and national objectives, and without placing intolerable burdens either upon
monetary policy or upon the resources of the international monetary system.
We must be under no illusion that a different or improved intemational
monetary system could in any way eliminate the need for adjusting these flows.
But these two questions 'are nonetheless related, for one of the basic functions
of the international monetary system is to provide sufficient means for financing
deficits and surpluses to permit the working out of an orderly process of
adjustment.
This linkage between the process of adjustment and the international monetary
system seems to me to be at the source of much of the confusion and difficulty
evident in recent international efforts to develop a common approach toward the
further evolution of the international payments system. Ail the major countries
are fully agreed, I believe, on the need for developing an assured method of
generating international liquidity in adequate, but not excessive, amounts as
world trade and production increases over the years ahead. This much clearly
emerged from the studies of the Group of Ten and the International Monetary
Fund last year.
But in recent months, there has been little progress toward more concrete
agreement on methods and approaches. The pronounced divergences in view
that have been evident can, I believe, be traced in good part to quite different




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289

assumptions about the relationship of international monetary reform to the
current U.S. payments deficit.
The overriding need, in one European view, is to develop a mechanism which
would force a prompt end to our payments deficits. We fully agree with these
European friends on the necessity for achieving early balance in our international accounts. And we intend to achieve this igoal by our own actions, which
now for the first time cover all aspects of our payments problem.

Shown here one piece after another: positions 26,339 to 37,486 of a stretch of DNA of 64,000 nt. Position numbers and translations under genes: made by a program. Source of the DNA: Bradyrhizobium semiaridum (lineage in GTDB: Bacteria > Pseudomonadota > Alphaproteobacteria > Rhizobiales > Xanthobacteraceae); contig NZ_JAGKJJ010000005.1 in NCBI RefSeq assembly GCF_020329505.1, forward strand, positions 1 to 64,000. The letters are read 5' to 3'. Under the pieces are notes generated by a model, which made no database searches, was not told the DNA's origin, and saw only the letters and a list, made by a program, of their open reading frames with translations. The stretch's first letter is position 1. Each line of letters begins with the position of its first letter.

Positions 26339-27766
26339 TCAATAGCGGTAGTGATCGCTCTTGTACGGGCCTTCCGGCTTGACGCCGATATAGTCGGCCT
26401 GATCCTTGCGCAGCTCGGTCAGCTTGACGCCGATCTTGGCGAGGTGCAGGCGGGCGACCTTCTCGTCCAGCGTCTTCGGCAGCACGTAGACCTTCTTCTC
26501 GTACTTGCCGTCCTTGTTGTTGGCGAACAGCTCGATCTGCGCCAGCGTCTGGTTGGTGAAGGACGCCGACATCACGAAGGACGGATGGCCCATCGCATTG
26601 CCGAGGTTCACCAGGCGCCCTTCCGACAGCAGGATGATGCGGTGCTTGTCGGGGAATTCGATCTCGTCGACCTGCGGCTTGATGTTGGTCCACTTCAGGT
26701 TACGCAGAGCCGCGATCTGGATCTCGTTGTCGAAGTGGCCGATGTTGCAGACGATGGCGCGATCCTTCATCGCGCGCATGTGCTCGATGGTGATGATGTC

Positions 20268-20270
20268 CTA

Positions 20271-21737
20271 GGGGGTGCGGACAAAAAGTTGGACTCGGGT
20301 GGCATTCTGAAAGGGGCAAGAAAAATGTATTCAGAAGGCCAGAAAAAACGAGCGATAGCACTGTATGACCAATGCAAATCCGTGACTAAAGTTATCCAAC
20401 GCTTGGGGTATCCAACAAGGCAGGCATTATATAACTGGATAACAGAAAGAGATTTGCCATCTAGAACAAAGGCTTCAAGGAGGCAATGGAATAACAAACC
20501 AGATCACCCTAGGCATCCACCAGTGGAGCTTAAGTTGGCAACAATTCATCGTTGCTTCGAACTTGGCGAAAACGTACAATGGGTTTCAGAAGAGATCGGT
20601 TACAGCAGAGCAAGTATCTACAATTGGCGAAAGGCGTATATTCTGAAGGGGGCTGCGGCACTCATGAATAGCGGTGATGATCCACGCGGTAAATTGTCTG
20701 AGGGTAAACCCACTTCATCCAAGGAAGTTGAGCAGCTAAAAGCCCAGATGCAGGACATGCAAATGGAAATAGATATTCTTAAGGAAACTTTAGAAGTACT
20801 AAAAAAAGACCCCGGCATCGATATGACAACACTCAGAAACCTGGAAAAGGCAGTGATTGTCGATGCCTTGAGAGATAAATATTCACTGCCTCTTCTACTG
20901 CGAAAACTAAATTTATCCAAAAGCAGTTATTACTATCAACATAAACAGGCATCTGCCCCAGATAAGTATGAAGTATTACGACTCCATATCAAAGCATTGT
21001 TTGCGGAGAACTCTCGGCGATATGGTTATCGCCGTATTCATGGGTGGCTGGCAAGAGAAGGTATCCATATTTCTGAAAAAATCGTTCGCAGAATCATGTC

But, in assessing the problems of the international monetary system, our concern and that of a number of other countries has been to look toward the future,
when there will no longer be an American payments deficit pumping dollars into
the reserves of other countries. So the thrust of our thinking has been to
find the best way of developing supplementary imeans of providing the liquidity
that is likely to be needed. We feel that this can only be done gradually and \yy
building on what we now have. And we emphatically disagree with the thesis
recently propounded in some quarters which 'Would 'turn back the clock and
embrace an outmoded and highly restrictive system, a system that would surely
cripple the growth of international trade and commerce as our deficit was ended.
Under the circumstances, with these broad differences of approach, any final
resolution of the variety of issues that have been raised seems to me highly Unlikely until the United States has brought its international payments into balance.
As that is done it will become less and less easy to ignore the potential need for
supplementary sources of reserve assets and international credit facilities.
Meanwhile, difficult and time consuming technical studies are well underway
under the 'auspices of the Group of Ten, helpinig to clarify the issues and to
evaluate alternative techniques. These studies will, I believe, provide the basis
for timely agreements on ways and means for improving the present monetary
system well in advance of any urgent need.
I n looking back on the past four years, and on the postwar period as a whole,
there can be no question that the present system—anchored on gold and the
dollar, and effectively supplemented by the International Monetary Fund—has
served the world welL The extremes of inflation and deflation characteristic of
other postwar periods have been avoided. Barriers to trade have been lowered or
removed. And, in this environment, the vast productive capabilities of the free
world have been released to the benefit of us all.
The challenge for the future is to build further on this system, recognizing its
potential weaknesses and shortcomings, but preserving the elements of strength
and flexibility that have contributed so much to our progress.
In this area, as in the area of adjustin;g capital flows, I have no fixed blueprint
to offer to those who will share the responsibility for developing solutions. I
remain confident, however, that solutions can and will 'be found, provided only
that the United States discharges its own immediate responsibility to maintain
the full strength of the dollar as the world's primary reserve currency by achieving an early balance in its international accounts. And with the help of you
gentlemen that is exactly what we are going to do.

Exhibit 15.—Remarks by Secretary of the Treasury Dillon, March 26, 1965,